The star magnolia bush is a delicate flowering magnolia. This tiny magnolia originated in Japan and grows 15 to 20 feet tall, producing a cloud of white blossoms in the springtime. If left unpruned, the star magnolia retains a dense, compact shape; you can train it into a tree with serious pruning. The star magnolia blooms in late winter and produces seed pods in early summer. The soft wood is easily damaged, so learn the proper pruning techniques before you begin.
Inspect the branches of your star magnolia shrub before you begin. If you see any branches that are dead, dying or diseased, you will need to remove these right away.
Clip off dead or diseased branches using your anvil pruning shears. You need to remove these branches at their intersection with the main branch, but you must also take care not to damage the main trunk. Some gardeners prefer to leave a small nub of about one inch when removing infected branches, thus making certain they do not damage the main trunk.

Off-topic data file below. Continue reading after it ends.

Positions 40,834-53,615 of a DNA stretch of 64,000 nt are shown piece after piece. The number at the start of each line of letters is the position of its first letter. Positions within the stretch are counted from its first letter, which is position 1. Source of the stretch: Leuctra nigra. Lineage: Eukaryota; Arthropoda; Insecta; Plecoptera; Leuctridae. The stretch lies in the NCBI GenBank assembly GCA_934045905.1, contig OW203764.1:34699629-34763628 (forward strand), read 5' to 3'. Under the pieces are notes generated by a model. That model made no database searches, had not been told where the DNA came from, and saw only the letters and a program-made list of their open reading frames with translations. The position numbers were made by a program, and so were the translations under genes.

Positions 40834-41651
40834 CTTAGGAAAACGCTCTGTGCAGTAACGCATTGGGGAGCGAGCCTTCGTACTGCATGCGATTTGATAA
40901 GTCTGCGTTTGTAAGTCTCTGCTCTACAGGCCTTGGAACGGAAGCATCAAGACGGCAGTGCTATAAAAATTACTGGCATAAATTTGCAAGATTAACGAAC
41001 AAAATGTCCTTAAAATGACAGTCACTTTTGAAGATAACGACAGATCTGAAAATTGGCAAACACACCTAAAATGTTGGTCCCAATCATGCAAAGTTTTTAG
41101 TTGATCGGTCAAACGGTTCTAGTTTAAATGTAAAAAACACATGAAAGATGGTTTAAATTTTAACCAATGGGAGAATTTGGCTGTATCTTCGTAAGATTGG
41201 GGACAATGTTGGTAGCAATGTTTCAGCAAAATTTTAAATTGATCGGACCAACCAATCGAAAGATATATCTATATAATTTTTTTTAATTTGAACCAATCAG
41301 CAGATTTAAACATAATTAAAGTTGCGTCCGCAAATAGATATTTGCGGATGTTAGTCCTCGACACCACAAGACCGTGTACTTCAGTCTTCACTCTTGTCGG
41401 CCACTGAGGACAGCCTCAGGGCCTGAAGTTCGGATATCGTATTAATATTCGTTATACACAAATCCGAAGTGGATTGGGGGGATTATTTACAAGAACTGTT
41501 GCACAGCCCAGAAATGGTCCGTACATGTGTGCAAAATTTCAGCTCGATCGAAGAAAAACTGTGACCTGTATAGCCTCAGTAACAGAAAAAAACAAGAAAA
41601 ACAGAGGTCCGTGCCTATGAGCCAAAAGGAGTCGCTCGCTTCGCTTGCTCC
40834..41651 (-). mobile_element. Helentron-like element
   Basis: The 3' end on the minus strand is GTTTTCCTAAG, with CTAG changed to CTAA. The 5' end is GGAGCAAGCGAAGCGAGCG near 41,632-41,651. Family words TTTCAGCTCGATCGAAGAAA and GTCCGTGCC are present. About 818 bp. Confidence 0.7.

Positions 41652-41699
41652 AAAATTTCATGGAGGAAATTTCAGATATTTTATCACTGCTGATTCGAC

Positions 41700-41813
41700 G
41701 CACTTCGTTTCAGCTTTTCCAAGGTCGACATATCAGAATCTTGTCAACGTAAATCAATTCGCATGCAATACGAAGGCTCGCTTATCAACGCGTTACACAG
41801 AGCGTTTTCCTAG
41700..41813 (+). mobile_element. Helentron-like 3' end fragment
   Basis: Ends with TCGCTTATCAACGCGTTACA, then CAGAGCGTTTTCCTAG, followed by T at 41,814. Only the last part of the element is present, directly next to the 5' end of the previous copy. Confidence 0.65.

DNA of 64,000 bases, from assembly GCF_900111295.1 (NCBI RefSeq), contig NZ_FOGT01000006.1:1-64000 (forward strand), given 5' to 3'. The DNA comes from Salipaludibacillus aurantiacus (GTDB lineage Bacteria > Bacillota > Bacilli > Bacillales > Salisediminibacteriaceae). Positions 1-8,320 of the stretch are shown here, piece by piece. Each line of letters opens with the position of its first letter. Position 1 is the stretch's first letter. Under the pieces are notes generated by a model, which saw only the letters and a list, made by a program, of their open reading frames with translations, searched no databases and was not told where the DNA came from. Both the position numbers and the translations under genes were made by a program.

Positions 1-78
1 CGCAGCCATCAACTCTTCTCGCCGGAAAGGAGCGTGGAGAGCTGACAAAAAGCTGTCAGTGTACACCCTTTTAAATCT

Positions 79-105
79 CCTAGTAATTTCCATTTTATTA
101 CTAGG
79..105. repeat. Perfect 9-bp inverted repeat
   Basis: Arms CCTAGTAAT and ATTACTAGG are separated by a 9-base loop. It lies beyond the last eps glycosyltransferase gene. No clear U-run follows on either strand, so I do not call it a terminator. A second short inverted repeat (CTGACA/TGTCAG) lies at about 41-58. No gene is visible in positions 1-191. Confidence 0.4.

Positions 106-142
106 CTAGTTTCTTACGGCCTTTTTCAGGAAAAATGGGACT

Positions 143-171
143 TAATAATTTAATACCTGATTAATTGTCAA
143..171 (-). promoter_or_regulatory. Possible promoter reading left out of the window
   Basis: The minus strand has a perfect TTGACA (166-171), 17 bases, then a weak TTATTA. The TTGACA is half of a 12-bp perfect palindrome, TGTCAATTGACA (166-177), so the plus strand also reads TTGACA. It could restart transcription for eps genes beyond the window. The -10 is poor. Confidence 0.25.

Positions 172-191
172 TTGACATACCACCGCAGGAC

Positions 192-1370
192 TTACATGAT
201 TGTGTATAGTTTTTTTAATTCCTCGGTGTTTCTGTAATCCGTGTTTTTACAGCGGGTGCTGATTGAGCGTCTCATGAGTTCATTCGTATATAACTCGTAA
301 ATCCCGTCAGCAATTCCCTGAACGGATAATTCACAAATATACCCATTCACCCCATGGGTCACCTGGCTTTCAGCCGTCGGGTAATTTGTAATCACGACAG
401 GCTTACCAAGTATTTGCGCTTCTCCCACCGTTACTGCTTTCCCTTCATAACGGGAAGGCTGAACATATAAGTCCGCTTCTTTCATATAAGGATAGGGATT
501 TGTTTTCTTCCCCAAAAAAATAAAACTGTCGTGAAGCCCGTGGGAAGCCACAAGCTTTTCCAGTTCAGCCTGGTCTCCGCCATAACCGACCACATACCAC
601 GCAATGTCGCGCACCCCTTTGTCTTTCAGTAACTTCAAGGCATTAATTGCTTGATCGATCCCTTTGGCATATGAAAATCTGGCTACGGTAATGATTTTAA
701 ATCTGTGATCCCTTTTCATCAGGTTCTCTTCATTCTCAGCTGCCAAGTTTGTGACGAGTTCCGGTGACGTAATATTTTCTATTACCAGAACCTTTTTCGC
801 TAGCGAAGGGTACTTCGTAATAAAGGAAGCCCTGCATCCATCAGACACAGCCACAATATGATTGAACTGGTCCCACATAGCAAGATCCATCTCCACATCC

Snip away any overgrown branches that rub up against other branches. Since the star magnolia wood is delicate, overlapping branches will grow brittle and break. It's best to remove them before the tree splinters.
Cut back any suckers or water sprouts. You can also trim branches to shape the tree at this time. Trim lateral growth to encourage upward movement.
Thin out the interior canopy of the star magnolia if you feel it is growing too bushy. Simply clip branches off at their intersection with the main trunk, and trim back new growth spurts if the area is already too crowded.
Remove any remnants of flowers. Rake the area underneath the tree so that the blossoms don't rot into the ground.